. If you replace the PY_TYPE_CHECK()
calls with isinstance()
you should get a reasonable speed from python.
comment:10 Changed 11 years ago by
@burcin:
Okay, so just to be clear: EXAMPLES and TESTS don't need trailing colons, whether double or single (although double does seem pretty common; is it okay to use it?), but I should definitely use a double colon after test descriptions, e.g.
TESTS[::?] Test that addition works:: sage: 2+3 5 Test that subtraction works:: sage: 3-2 1
instead of
TESTS:: Test that addition works: sage: 2+3 5 Test that subtraction works: sage: 3-2 1
That's easy enough to fix. The other two will take a bit more work, but I'll see what I can find. Examples to pattern after are very welcome. :-)
comment:11 Changed 11 years ago by
Usually we use one colon after TEST
if there is text after it. The double colon needs to be before any actual test block. Also, doing ./sage -docbuild reference html
should give warning messages if it's wrong, if the file is in the reference manual (not all are).
comment:12 follow-up: ↓ 13 Changed 11 years ago by
It seems like most of the speed decrease isn't due to anything I'm doing in _evalf_ but in _eval_, namely that I have one as opposed to the default BuiltinFunction?._eval_. When I switch back to the default one I recover the old speeds, except that I no longer know how to get erf(0)=0 without wrapping the whole thing, and it has strange ideas about which arguments shouldn't be evaluated (such as ComplexField?). I also didn't manage to find whatever mpmath magic will allow me to avoid the if isinstance(parent, Parent) and hasattr(parent, 'prec') or try: parent.prec() approach.
I'm at a loss for ways to proceed that don't involve modifying function.pyx, cythonizing, or wrapping the entire function to patch the holes.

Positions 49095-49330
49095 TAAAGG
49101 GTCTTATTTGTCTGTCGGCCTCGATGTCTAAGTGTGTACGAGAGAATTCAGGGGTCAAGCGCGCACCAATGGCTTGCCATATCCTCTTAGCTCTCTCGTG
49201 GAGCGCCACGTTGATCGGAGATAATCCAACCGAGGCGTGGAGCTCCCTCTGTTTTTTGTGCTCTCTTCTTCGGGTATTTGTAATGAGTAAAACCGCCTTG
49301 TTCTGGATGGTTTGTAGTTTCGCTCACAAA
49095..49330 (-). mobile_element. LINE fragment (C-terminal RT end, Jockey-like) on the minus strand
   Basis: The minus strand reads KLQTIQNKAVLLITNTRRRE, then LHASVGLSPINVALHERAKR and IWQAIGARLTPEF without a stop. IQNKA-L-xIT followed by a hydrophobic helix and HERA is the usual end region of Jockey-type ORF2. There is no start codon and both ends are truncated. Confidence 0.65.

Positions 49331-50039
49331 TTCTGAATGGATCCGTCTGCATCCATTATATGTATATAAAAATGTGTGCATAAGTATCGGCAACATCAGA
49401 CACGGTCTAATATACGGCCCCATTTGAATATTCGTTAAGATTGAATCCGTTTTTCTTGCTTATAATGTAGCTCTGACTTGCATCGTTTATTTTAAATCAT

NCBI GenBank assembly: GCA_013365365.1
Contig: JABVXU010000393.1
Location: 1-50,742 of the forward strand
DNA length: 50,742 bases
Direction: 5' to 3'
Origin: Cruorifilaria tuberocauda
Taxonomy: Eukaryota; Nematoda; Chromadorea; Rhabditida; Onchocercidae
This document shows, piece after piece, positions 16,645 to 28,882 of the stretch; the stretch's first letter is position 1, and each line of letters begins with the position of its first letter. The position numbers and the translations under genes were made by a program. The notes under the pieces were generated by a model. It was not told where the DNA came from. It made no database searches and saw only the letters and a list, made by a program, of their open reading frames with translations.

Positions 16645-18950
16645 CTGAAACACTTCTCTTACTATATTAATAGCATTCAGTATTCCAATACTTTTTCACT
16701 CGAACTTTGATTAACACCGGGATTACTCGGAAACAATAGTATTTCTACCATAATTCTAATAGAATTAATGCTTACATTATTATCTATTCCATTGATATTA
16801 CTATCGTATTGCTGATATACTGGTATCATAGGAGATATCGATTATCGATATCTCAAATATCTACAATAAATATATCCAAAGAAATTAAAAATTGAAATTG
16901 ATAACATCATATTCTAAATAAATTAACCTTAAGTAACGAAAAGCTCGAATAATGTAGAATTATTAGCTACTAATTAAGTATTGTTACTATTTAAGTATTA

comment:13 in reply to: ↑ 12 Changed 11 years ago by
- Reviewers set to Burcin Erocal
Replying to dsm:
I'm at a loss for ways to proceed that don't involve modifying function.pyx, cythonizing, or wrapping the entire function to patch the holes.
The speed problems can be solved by replacing the zero test x == 0
with the example in comment:17:ticket:11143. The patch attached to that ticket also contains an example call to mpmath without the prec
clutter. AFAICT, the only remaining issue with this ticket is the docstring formatting.
I'd be happy to give positive review to a patch with these changes... :)
comment:14 Changed 11 years ago by
I'd say that it should also add one very minor additional doctest, for erf(sqrt(2))
. That would allow us to close #9044 without not having a doctest. I realize that symbolic input is checked, but it would be nice to have for completeness and addressing specific user requests :)
comment:15 Changed 11 years ago by
- Work issues set to add erf(sqrt(2)) and erf(45000).n(), formatting, perhaps speed
Here's another thing that should be added, reported by one of the PREP workshop participants before this patch was in:
erf(4500).n() 1.0000000 erf(45000).n() <boom>
So Pari was not handling big number in erf before. With this patch, though
sage: erf(4500).n() 1.00000000000000 sage: erf(45000).n() 1.00000000000000 sage: erf(4500000000).n() 1.00000000000000
Since none of the doctests in the current patch seem to test "big" real input to erf, we should add this too.
comment:16 follow-up: ↓ 17 Changed 10 years ago by
This should also solve #11626, I think?
comment:17 in reply to: ↑ 16 Changed 10 years ago by
comment:18 follow-ups: ↓ 19 ↓ 21 Changed 10 years ago by
- Dependencies set to #11513
So, to review:
- Burcin and I want a small formatting change so the doc would build correctly.
- Burcin wants the speed to be fixed using the thing referenced at #11143, using the patch at #11513.
- I want a doctest that checks big numbers will work (as in comment 15).
- Paul and I want a doctest for #11626, to verify it is fixed.
- Burcin recommends calling mpmath without prec as at #11143.
This would make this depend on #11513. I'm still a little skeptical on this; will we really not get any wrong answers with that?
comment:19 in reply to: ↑ 18 ; follow-up: ↓ 20 Changed 10 years ago by
Replying to kcrisman:
So, to review:
- I want a doctest that checks big numbers will work (as in comment 15).
- Paul and I want a doctest for #11626, to verify it is fixed.
the current patch already contains examples with prec=100, both for real and complex numbers, and thus is fine to me.